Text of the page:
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J Toxicol Environ Health A. 2003 Apr 11;66(7):611-25.

Quantitative structure-activity relationships predict the delayed neurotoxicity potential of a series of O-alkyl-O-methylchloroformimino phenylphosphonates.

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Institute of Physiologically Active Compounds, Russian Academy of Sciences, Chernogolovka, Moscow Region, Russia.


Inhibition of acetylcholinesterase (AChE) versus inhibition and aging of neuropathy target esterase (NTE) by organophosphorus (OP) compounds in vivo can give rise to distinct neurological consequences: acute cholinergic toxicity versus OP compound-induced delayed neurotoxicity (OPIDN). Previous work has shown that the relative potency of an OP compound to react with NTE versus AChE in vitro may predict its capability to produce OPIDN. The present study was conducted to evaluate further the validity of such predictions and to enhance them with quantitative structure-activity relationships (QSAR) using a homologous series of alkyl phenylphosphonates (RO)C6H5P(O)ON = CCICH3 (PhP; R = alkyl). Neuropathic potential of PhP was assessed by measuring ki(NTE)ki(AChE) ratios in vitro and comparing these with ED50 ratios in vivo. Selectivity for NTE increased with rising R-group hydrophobicity. The ki(NTE)/ki(AChE) ratios were 0.42 (methyl), 3.6 (ethyl), 15 (isopropyl), 36 (propyl), 69 (isobutyl), 105 (butyl), and 124 (pentyl). Ratios > 1 suggest the potential to produce OPIDN at doses lower than the LD50. Inhibition of NTE and AChE in hen brain in vivo was studied 24 h after i.m. injection of hens with increasing doses of methyl and butyl derivatives. Analysis of dose-response curves yielded ED50(AChE)/ED50(NTE) ratio of 0.86 for methyl PhP and 22.1 for butyl PhP. These results predict that the butyl derivative should be more neuropathic than the methyl analogue. Excellent correspondence between in vivo and in vitro predictions of neuropathic potential indicate that valid predictive QSAR models may be based on the in vitro approach. Adoption of this system would result in reducing experimental animal use, lowering costs, accelerating data production, and enabling standardization of a biochemically based risk assessment of the neuropathic potential of OP compounds.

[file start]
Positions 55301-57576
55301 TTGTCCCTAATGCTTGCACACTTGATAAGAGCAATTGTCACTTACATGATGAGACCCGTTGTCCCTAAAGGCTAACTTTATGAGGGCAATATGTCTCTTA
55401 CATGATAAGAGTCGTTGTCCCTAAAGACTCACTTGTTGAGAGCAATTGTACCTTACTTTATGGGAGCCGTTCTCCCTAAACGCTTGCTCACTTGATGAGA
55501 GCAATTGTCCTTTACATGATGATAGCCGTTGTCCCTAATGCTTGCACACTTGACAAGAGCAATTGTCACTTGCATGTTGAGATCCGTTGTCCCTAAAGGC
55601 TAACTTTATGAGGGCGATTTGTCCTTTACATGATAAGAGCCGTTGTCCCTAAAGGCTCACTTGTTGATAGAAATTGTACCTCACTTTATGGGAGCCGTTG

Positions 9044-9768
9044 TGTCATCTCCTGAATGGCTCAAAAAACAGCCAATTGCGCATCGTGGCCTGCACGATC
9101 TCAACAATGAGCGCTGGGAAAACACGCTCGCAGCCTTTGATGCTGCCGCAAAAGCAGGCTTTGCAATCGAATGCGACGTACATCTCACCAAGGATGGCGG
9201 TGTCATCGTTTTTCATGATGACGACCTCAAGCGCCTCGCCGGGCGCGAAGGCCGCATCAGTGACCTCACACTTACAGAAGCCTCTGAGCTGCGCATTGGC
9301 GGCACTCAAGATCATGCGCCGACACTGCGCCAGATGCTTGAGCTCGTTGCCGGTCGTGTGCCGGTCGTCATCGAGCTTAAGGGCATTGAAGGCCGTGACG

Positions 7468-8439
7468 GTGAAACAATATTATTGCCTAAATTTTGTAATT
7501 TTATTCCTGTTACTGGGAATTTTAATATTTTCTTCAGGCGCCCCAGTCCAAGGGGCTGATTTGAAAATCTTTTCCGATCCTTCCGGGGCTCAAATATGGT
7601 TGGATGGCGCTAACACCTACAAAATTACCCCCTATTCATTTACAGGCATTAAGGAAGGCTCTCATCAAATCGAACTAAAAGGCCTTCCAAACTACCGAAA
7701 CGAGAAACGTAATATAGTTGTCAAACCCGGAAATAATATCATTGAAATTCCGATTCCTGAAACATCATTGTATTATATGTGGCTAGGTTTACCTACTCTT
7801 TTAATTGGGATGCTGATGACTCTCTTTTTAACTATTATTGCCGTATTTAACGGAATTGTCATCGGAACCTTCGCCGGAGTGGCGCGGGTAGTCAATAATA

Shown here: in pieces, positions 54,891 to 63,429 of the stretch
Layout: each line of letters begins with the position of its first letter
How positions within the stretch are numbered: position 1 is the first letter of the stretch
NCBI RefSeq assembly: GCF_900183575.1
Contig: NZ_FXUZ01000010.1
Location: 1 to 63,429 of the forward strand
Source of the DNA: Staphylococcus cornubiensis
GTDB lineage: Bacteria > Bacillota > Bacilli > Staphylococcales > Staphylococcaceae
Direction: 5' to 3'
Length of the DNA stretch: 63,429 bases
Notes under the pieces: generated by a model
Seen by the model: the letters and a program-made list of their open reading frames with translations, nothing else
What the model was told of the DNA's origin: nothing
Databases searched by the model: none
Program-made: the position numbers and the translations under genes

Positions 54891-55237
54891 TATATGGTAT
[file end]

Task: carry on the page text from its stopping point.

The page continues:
[Indexed for MEDLINE]

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